With polling lead, U.S. Senate candidate visits Wrightsville Beach to tout environmental record


A leading challenger for one of North Carolina’s U.S. Senate seats visited Wrightsville Beach last Sunday to promote her environmental views and present her experience in the North Carolina General Assembly. 

Erica Smith, a Democratic state senator representing six counties in northeastern North Carolina, spoke Sunday at the Blockade Runner Beach Resort in Wrightsville Beach about her 2020 bid for the U.S. Senate. Smith will challenge Sen. Thom Tillis, a Republican who served as the speaker of the North Carolina House of Representatives before being elected to Congress in 2015.

Blockade Runner co-owner Mary Baggett introduced Smith to a crowd of about two dozen, touting her environmental record and emphasizing her opposition to oil drilling off the North Carolina coast. 

“I love being an environmentalist, that’s my top platform item,” Smith said. “We need to protect our shoreline. We don’t need to entertain the idea of offshore drilling. I know what happens with seismic testing and offshore drilling. It won’t happen under my watch.”

Baggett, herself an avid environmentalist, told the crowd that Smith maintained an excellent record on environmental issues in the N.C. Senate, noting that she was recognized in 2017 with a Green Tie Award by the N.C. League of Conservation Voters, which recognizes legislators for their support of environmental issues.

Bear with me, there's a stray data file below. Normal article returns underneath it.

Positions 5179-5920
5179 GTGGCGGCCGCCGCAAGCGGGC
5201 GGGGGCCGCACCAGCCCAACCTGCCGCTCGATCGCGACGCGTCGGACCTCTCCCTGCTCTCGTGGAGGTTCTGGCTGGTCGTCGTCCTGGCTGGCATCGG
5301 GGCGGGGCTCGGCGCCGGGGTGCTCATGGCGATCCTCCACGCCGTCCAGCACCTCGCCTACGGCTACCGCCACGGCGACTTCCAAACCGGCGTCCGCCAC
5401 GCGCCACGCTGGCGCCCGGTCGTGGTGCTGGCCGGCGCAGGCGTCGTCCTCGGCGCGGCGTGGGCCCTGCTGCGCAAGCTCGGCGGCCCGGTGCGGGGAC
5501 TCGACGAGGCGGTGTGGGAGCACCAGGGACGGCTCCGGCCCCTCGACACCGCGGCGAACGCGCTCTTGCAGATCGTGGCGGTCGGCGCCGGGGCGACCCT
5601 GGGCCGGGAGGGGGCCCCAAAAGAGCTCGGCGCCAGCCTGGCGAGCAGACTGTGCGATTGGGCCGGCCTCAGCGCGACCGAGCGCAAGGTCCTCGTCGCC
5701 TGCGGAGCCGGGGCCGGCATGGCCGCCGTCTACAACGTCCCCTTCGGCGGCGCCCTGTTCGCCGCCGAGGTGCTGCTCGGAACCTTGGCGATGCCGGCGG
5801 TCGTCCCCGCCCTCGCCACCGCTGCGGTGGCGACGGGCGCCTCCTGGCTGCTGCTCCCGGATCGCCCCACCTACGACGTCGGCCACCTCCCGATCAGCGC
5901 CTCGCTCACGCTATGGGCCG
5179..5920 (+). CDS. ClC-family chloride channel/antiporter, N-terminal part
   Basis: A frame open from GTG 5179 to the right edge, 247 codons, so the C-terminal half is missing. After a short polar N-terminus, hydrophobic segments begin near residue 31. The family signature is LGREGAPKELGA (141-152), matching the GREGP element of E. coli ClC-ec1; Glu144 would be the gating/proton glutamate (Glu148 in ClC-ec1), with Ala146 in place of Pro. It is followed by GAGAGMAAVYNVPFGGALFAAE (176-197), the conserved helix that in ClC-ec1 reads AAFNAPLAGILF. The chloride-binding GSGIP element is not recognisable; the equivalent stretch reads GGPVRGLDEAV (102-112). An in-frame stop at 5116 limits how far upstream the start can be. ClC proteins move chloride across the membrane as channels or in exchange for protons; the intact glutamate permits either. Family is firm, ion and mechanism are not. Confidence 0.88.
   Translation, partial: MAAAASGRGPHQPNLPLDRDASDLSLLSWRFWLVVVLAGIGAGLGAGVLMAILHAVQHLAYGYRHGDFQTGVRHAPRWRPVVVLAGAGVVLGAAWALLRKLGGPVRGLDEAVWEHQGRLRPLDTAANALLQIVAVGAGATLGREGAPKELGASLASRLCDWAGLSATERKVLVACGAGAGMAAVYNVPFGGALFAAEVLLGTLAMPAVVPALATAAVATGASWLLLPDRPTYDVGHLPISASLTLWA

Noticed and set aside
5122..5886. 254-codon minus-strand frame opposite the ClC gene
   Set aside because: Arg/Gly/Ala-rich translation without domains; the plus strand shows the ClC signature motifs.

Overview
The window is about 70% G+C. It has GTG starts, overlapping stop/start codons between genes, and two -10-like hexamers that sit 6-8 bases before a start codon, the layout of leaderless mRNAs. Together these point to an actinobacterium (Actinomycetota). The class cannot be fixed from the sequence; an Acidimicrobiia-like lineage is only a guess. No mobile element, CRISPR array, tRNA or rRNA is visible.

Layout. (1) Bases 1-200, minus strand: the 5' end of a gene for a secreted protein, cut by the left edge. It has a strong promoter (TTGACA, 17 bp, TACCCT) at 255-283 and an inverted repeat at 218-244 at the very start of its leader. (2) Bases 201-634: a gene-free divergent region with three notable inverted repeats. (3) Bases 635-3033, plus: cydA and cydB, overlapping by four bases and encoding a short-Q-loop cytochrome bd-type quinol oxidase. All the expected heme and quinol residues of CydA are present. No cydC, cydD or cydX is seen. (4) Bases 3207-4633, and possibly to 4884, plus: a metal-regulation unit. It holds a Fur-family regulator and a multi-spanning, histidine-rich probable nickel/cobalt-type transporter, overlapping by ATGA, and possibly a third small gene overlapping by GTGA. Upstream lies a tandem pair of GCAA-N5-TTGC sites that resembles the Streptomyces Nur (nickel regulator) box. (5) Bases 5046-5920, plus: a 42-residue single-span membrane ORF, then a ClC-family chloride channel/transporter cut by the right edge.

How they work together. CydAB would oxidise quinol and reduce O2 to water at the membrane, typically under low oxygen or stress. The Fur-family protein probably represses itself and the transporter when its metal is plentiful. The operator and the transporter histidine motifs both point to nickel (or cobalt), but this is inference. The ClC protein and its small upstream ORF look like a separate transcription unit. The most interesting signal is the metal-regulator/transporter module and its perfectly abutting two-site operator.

“She will defend our coast,” Baggett said. “She understands the importance of what we have to protect.”

Smith, the first woman to represent North Carolina’s 3rd Senate District, was first elected in 2014. She represents six northeastern N.C. counties — Beaufort, Bertie, Martin, Northampton, Vance and Warren  — two of which are on the coast. 

Before winning a seat in the General Assembly, Smith served on the Northampton County Board of Education. A graduate of North Carolina A&T University, Smith earned a degree in mechanical engineering and worked as an engineer before becoming a teacher in 2003.

Drawing from her teaching experience, Smith likened her platform to a six-point “lesson plan” for Congress. In addition to environmental stewardship, other issues in her platform include education, healthcare, justice reform, economic development, and redevelopment of the tax code and immigration policy.

She said healthcare would be another top priority as a legislator.

“Everyone in America should have access to health care,” Smith said. “In the last two years, the price of insulin has risen from $6 per bottle to $18 per bottle. That is unacceptable.”

In addition to promoting her six-point platform, Smith was also there to trumpet a recent poll that showed her leading Tillis by seven points in the state that elected Republican Donald Trump for president by nearly four points in 2016, while also narrowly voting in Democrat Roy Cooper for governor.

The poll, released in early June, was conducted by  Emerson College, a private institution located in Massachusetts. 

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